It's mostly a parking lot, with Stegman mural mostly a separate project; council also agrees to waive school district building permit fees for swimming pool project.
It's nothing fancy, but with downtown merchants clamoring for more parking options for their customers, a preliminary plan to develop the corner of Second Street and North Main put together by Public Works Director Pat Kelly – a corner that for generations was home to the Wayne/Palace Hotel building until it was demolished a couple years ago – was popular with Crookston City Council members Monday evening, mostly because it features a paved parking lot.
At the council's Ways & Means Committee meeting that followed their regular meeting, Kelly said he's getting an estimate on what it would cost to pave the lot, and with a storm sewer running through the lot a catch basin will be installed as well to keep drainage from crossing the adjacent sidewalks. Along the north JJ's Bodyshop wall, exposed once the historic building was torn down, Kelly is opting for a five-foot wide walking path so people who park there have a buffer that keeps their vehicles away from the wall, and also gives them a safer place to walk once they exit their vehicles. Asked if shrubs or some other type of greenery might look more attractive there, Kelly said he doesn't think any plants or trees right next to the tall wall would get enough sunlight to thrive. There's an opening toward the rear of the JJ's Bodyshop building, though, Kelly added, and a couple trees would do better there.
In what he described as a pleasant surprise, Kelly said the Minnesota Department of Transportation will allow vehicles to exit the lot onto North Main. In order to provide the best entrance to the lot on Second Street, the council granted Kelly's request to remove a planter.
Council members on the committee suggested that a bench or two and maybe some greenery be added to northwest corner of the lot, where a pillar from the former hotel remains. A sitting area there would give people a nice view of what will likely be a mural that will be mounted on the north wall of JJ's Bodyshop.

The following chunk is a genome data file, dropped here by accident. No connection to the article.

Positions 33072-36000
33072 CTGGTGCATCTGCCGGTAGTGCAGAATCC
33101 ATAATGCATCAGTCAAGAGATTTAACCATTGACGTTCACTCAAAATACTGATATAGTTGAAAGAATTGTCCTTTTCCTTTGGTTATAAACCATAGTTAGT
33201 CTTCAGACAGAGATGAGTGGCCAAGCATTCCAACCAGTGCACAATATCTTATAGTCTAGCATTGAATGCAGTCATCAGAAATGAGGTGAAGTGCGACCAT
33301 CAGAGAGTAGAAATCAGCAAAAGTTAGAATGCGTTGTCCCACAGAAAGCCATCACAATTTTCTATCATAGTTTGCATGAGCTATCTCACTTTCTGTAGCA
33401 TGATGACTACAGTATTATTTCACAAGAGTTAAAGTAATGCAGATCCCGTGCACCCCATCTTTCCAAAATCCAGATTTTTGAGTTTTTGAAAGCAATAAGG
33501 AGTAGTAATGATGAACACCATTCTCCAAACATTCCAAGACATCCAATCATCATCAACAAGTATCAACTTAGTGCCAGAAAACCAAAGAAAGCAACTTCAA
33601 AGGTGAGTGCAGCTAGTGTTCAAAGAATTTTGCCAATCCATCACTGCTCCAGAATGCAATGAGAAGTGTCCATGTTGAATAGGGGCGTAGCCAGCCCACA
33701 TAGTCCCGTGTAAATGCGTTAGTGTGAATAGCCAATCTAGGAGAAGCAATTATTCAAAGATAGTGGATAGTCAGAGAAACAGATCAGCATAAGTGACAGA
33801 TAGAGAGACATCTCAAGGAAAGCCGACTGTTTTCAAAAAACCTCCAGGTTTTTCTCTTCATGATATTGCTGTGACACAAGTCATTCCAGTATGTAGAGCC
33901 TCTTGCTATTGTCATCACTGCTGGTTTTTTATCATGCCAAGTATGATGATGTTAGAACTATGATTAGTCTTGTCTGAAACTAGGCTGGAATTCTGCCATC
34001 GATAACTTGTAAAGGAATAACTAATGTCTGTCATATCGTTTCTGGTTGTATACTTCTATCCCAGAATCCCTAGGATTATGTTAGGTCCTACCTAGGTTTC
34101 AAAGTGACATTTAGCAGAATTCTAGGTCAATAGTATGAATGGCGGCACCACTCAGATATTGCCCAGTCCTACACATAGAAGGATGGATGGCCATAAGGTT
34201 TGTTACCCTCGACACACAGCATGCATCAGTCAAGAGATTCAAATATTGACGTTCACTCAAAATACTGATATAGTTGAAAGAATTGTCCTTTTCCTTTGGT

Ah, yes...the mural. Crookston High School art teacher Gary Stegman has created a tiled mural that includes an inspirational message over the backdrop image of the Palace Hotel lobby from the early 20th century. Stegman and JJ's Bodyshop owner Jodi Dragseth have discussed Stegman's mural and appear for the most part to be on the same page, City Administrator Tony Chladek said. Stegman is pursuing a grant to fund the bulk of the mural project.
The wall itself needs some work before any mural can be mounted. The exact scope of that work remains to be seen, Chladek said, but it's possible that the city will help Dragseth out with the cost. If the wall ends up being tuck-pointed and refurbished, Kelly suggested painting it a neutral color so Stegman's artwork is easy to see and really "jumps out." Chladek said some type of wall cover or framework has been discussed as well, with the tiled art going over whatever that framework might end up being.
Council members said the plans are on the right track. "I think we're 98 percent there," Ward 3 Council Member Keith Mykleseth said.
Ward 1 Council Member Tom Jorgens said that citizens he's spoken to don't want the corner to be a parking lot and nothing else. "They don't want it to just look generic, they want it to look nice," he said.
The council has money set aside in a special projects fund that will help cover the costs related to developing the corner lot. There's also an adjacent 25 foot wide by 100 foot long strip on the parcel that the city will soon be looking to acquire so the project in its entirety is doable.
The committee granted the Crookston School District's request to waive building permit fees for an improvement project scheduled to begin at the district-owned facility in early April. Factoring in an estimated cost of $180,000, Building Inspector Matt Johnson said the building permit would have totaled a little more than $1,000.
When Ward 6 Council Member Tom Vedbraaten suggested that the district possibly be asked to pay half the building permit cost, other council members on the committee agreed that the pool is a community asset and that waiving the fee was probably the best strategy, considering that the city and school district each year contribute approximately $67,000 each to cover the pool's operating deficit.
"It's certainly in our history to have done this for other government entities and non-profits," Community Development Director Mike MacDonald said.
"They've been a good partner with us," Mayor Dave Genereux added, referring to the school district.